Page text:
As usual, the truth about the financial condition of Americans is hidden in plain sight. All that's missing is some widespread coverage of the news and some serious reflection about what it means. The Wall Street Journal reported the story in Number of the Week: Americans Dipping Into Savings (January 22, 2010).
Over the two years ending September 2010, Americans withdrew a net $311 billion — or about 1.4% of their disposable income — from their savings and investment accounts, according to the Federal Reserve . That’s a sharp divergence from the previous 57 years, during which they never made a net quarterly withdrawal. Rather, they added an average of 12% of disposable income to their holdings of financial assets — including bank accounts, money-market funds, stocks, bonds and other investments — each year.
To some extent, people are acting exactly as policy makers want, at least in the short term. By holding interest rates near zero, the Fed is creating an incentive to spend rather than save — or to “save” in a different way by paying down expensive debt. With three-month certificates of deposit offering annualized interest of less than 0.3%, using available cash to pay off a credit card that charges 30% or a mortgage that costs 5% makes a lot of sense.
Over the two years ending September 2010, U.S. consumers — largely through defaults, but also through pay-downs — shaved nearly a trillion dollars off their mortgage and other debts, a shift that could make them less sensitive to credit freezes like the one we just suffered.
As the Journal notes, Ben Bernanke wants you to plow through your savings to sustain the miraculous recovery his near-zero interest rate policy has achieved. But there's a slight problem with this happy scenario.
In the longer term, though, Americans need to do more old-fashioned saving as well. One recent poll [xls spreadsheet] found that only 35% of Americans had enough emergency savings to cover three months of living expenses.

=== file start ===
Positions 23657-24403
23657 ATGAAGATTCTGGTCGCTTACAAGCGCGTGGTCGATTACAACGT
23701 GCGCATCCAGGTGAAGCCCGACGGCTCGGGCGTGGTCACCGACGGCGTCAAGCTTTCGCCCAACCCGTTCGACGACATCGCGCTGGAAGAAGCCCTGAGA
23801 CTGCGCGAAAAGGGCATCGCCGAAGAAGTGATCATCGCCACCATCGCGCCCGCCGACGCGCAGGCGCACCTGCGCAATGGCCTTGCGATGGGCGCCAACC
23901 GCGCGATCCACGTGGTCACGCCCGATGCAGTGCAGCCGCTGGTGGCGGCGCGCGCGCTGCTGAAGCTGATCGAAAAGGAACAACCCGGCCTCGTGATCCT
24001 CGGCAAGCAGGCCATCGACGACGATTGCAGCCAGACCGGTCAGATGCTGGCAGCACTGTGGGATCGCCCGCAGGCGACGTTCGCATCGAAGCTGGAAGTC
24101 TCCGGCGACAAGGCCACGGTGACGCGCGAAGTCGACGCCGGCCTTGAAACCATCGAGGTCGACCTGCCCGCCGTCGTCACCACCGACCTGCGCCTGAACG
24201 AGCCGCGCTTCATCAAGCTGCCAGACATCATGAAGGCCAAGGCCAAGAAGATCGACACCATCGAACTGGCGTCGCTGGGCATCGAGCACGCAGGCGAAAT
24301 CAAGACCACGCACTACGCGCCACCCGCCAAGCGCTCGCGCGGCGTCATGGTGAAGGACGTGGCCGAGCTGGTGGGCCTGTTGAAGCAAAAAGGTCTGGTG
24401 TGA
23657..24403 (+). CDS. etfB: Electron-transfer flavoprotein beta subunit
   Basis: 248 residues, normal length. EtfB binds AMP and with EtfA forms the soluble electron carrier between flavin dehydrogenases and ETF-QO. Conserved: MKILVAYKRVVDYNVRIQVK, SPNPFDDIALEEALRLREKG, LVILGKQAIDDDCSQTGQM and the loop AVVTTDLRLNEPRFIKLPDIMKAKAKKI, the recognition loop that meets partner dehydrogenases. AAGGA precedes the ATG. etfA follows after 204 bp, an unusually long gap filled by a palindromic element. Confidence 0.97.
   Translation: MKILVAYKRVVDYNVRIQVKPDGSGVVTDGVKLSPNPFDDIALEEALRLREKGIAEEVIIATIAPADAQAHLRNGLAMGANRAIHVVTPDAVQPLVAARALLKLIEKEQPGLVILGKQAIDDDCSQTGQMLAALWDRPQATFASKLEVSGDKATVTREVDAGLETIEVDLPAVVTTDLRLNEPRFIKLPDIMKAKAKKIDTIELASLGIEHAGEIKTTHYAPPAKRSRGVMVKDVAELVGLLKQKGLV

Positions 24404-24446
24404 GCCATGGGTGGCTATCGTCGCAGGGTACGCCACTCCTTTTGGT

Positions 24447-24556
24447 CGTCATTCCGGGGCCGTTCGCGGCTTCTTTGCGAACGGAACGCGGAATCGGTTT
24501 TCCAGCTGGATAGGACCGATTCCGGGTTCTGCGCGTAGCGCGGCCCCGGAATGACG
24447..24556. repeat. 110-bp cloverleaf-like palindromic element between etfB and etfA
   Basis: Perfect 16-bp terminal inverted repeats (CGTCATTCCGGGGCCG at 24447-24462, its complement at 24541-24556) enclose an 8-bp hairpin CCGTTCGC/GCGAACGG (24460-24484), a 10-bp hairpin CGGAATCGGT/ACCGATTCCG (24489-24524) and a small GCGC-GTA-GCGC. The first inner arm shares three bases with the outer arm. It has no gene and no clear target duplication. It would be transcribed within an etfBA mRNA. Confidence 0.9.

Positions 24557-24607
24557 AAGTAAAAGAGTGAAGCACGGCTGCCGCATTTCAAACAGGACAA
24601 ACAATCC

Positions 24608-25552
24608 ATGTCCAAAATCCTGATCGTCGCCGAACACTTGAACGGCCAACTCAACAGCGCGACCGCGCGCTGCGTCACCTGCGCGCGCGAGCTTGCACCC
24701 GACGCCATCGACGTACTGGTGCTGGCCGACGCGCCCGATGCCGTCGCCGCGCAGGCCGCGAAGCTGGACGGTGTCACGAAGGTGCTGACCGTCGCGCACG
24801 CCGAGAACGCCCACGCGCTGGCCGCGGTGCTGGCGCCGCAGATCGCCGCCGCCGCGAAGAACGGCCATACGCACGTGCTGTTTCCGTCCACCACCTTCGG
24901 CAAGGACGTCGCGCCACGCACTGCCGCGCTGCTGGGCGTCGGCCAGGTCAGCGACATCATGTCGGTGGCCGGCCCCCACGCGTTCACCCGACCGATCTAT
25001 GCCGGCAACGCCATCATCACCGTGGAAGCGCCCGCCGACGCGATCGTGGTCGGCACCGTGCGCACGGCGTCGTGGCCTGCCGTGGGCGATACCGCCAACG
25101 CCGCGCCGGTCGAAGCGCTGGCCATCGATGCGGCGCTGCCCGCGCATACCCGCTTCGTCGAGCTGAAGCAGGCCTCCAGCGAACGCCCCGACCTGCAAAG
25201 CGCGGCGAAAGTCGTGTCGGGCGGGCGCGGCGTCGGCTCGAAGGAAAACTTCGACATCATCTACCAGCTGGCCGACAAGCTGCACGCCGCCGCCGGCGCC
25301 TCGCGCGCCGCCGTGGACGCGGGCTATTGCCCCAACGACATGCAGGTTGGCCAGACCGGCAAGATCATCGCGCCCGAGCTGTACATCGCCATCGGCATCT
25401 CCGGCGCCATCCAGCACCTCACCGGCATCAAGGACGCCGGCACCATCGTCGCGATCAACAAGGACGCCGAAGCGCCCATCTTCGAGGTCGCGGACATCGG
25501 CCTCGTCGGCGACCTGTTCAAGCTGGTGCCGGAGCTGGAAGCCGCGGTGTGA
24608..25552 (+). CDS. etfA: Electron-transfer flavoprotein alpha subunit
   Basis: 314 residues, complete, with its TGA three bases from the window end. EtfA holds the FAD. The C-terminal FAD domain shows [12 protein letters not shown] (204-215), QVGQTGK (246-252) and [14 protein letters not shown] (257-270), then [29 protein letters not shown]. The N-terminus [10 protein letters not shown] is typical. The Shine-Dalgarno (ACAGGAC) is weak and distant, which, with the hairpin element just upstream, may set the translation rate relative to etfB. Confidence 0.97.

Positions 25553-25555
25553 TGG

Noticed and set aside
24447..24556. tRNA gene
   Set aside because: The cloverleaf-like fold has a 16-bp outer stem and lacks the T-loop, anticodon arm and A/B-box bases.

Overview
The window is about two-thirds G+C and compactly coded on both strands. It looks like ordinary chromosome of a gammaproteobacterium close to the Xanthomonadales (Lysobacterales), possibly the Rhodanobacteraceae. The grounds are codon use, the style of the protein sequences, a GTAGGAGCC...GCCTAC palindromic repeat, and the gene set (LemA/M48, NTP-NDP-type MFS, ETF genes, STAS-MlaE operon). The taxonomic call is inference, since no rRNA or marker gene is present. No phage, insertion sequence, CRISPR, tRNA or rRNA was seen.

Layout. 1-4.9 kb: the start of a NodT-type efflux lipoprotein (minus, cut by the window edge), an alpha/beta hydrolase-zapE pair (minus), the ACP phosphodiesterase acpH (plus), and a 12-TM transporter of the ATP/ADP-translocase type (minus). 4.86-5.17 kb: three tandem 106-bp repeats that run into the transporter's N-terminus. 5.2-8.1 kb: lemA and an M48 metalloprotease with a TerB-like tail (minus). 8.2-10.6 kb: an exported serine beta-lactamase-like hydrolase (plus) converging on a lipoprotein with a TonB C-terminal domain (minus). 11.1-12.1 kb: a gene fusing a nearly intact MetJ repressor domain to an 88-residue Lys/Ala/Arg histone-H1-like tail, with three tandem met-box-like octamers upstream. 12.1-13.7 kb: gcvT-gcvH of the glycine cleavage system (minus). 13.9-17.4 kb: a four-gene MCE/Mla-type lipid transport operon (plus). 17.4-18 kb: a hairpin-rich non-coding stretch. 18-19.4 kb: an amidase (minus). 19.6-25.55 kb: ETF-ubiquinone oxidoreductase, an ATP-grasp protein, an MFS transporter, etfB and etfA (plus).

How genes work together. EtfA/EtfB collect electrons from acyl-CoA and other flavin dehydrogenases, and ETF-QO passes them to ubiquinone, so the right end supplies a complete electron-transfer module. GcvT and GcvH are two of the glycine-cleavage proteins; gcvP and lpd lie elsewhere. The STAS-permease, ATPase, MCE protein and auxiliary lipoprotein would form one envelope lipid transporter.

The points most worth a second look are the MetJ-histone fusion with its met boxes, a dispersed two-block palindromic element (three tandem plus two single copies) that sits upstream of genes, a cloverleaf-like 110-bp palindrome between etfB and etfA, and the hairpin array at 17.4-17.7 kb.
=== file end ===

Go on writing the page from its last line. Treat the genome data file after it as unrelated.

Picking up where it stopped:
The less money they have for a rainy day, the more vulnerable they will be to job losses and other income shocks. As we have learned in the most recent crisis, credit is far from a perfect substitute for a healthy bank account.
The poll is a little out of date. FINRA did an online survey of 28,146 respondents across all 50 states (plus D.C.) between June and October, 2009. Since then, we've experienced the best statistical recovery money can buy. If the survey were done today, perhaps 36%, or even 37%, of Americans have enough "emergency or rainy day funds to cover their expenses for 3 months in case of sickness, job loss, economic downturn, or other emergencies"
The real problem with Americans not having any rainy day funds is that the forecast calls for rain—and plenty of it. At least that's true for those living in the lesser of our two economies, which is roughly 85% of everybody. For most the American Dream has become a nightmare. Vulnerability to shocks is now a way of life. The dream now is to get through another week. Unfortunately, the 454,000 Americans who filed unemployment claims didn't make it through last week.
The Journal says "in the longer-term, Americans need to do more old-fashioned saving." Yes, that's what they need to do some day when good-paying jobs are plentiful, health care is affordable and sound money falls like rain from the sky. My question is: when exactly will that day come?
And the likely answer for the large majority of Americans is: Never.